WASHINGTON — A panel of jurors was chosen Thursday to serve in the Oath Keepers’ sedition trial after three long days of selection proceedings in federal court.
The group of 12, with four alternates, will weigh evidence starting next week to determine whether members of the far-right extremist group conspired to stop the peaceful transfer of presidential power from Donald Trump to Joe Biden on Jan. 6, 2021.
Judge Amit Mehta of the U.S. District Court for the District of Columbia will swear the panel in on Monday before opening statements are presented.
The Oath Keepers’ founder, Elmer Stewart Rhodes, and four co-conspirators who allegedly held leadership positions in the group are each facing up to 20 years behind bars for seditious conspiracy.
A conviction would be a big victory for the Justice Department, whose work tracking down and charging the U.S. Capitol rioters constitutes the largest criminal investigation in its history. It would also bolster the Biden administration’s characterizations of the Capitol riot as a threat to American democracy.
Roughly half the jurors are women. Most had heard of the Oath Keepers, although they were not generally very familiar with it. Of those who had heard of the group, the jurors tended to be aware that its members were involved with the Jan. 6 attack on the Capitol, but they were not familiar with any specifics. Many had seen some coverage of the House select committee’s public hearings on the events of that day but were not avid viewers.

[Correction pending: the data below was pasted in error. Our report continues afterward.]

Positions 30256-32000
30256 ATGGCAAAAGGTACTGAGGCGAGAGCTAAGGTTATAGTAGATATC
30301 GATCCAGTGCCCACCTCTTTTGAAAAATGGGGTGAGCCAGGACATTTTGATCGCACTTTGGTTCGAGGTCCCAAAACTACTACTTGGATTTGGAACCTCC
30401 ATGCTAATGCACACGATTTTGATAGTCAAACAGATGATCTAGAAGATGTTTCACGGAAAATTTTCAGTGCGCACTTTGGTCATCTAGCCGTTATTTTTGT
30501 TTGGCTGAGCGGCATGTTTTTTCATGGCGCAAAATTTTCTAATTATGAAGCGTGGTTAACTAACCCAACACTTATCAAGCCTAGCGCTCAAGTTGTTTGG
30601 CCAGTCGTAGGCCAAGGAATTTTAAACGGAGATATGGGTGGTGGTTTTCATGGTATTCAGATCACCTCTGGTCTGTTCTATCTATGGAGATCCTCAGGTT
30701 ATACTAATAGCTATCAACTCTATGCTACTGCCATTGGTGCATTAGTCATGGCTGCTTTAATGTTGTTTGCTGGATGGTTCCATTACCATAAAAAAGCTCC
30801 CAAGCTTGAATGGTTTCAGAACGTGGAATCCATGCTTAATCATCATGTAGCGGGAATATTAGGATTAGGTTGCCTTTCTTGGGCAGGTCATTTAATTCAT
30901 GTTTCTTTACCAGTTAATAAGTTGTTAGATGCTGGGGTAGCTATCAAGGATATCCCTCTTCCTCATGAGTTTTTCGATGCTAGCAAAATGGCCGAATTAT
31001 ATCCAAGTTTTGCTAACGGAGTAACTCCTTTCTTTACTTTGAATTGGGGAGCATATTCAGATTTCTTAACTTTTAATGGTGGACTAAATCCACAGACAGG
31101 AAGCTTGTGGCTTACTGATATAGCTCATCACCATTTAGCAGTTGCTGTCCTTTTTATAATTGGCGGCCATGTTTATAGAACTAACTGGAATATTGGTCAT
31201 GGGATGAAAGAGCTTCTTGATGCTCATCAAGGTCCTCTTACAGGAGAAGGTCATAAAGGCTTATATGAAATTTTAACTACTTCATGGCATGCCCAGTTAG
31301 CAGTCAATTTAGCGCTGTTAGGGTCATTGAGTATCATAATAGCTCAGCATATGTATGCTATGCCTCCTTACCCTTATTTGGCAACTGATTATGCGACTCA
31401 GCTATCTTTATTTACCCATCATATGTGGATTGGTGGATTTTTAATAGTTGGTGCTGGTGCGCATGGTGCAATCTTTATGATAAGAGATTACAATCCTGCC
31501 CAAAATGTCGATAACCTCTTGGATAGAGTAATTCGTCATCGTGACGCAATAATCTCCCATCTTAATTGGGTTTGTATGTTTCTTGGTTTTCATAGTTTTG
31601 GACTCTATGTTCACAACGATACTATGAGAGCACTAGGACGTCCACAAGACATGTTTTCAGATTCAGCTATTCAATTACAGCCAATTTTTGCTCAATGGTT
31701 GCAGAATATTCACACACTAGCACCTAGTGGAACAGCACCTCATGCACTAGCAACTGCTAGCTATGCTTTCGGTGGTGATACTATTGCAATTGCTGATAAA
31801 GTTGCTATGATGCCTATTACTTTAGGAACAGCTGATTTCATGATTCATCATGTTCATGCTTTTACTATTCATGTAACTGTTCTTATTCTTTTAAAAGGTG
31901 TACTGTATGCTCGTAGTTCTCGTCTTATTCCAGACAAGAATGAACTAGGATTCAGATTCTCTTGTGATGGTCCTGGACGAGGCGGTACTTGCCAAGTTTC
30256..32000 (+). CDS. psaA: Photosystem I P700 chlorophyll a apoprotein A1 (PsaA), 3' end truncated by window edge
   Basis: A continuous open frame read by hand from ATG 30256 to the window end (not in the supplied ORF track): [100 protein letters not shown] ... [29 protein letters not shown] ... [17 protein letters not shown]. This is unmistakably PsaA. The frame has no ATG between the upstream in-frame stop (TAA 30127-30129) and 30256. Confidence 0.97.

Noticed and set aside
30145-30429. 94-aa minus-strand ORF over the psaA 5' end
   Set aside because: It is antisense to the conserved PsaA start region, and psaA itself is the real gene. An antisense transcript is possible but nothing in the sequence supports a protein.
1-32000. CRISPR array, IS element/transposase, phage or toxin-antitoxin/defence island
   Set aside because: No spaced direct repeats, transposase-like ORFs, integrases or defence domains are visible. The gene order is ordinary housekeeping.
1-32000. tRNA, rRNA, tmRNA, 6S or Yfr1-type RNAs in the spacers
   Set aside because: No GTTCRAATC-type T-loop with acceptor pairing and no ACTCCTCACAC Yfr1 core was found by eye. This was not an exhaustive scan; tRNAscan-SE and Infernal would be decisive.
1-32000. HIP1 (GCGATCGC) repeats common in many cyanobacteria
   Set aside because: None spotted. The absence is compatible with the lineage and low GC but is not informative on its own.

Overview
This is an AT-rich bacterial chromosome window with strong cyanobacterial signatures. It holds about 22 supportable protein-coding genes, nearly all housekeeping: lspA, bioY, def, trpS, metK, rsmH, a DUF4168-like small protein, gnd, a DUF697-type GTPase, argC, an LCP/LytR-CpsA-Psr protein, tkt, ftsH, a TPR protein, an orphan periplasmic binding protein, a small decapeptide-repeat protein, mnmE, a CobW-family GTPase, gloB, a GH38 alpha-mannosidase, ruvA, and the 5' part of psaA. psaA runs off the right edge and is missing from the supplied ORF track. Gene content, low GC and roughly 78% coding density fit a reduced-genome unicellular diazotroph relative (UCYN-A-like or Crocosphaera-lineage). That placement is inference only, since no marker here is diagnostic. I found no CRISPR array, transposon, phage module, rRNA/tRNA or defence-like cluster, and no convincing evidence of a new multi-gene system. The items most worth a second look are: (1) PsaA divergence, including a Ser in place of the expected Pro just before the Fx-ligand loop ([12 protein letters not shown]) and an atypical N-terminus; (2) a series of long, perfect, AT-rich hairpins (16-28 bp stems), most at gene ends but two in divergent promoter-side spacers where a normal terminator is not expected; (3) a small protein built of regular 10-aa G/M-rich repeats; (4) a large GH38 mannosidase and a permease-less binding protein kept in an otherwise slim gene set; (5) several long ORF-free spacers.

All expressed a willingness to set aside any prior impressions of the group in order to do their jobs fairly as jurors. As one put it, “Facts is facts.”
Over the length of the trial, which is expected to last at least five weeks, jurors will be expected to avoid all news coverage of the trial and of the Jan. 6 attack, including tweets and push notifications, which they will have to silence.
The juror selection process highlighted the lasting impressions Jan. 6 has made on some District of Columbia residents, with many recalling the fear and anxiety they experienced as a rally organized by Trump and his supporters descended into chaos. One of the potential jurors knew one of the U.S. Capitol Police officers who responded to the violence and, two days later, killed himself. Another likened watching the riot unfold on TV to watching the aftermath of the 9/11 terrorist attacks. One man appeared visibly upset recalling the threat the Capitol rioters had potentially posed to his children. None of these members of the pool were ultimately chosen to be on the jury.
Mehta qualified more than 45 jurors over the course of three days; attorneys for the government and for the defendants were then given a chance to veto a certain number of candidates. The judge reasoned that certain people could be qualified even if they had a connection to Jan. 6 if they demonstrated an ability to talk about the events of the day without emotion.
Extensive questioning had eliminated many prospective jurors who were too familiar with the Oath Keepers’ role in the Capitol attack; reports have already come out with significant evidence of their planning.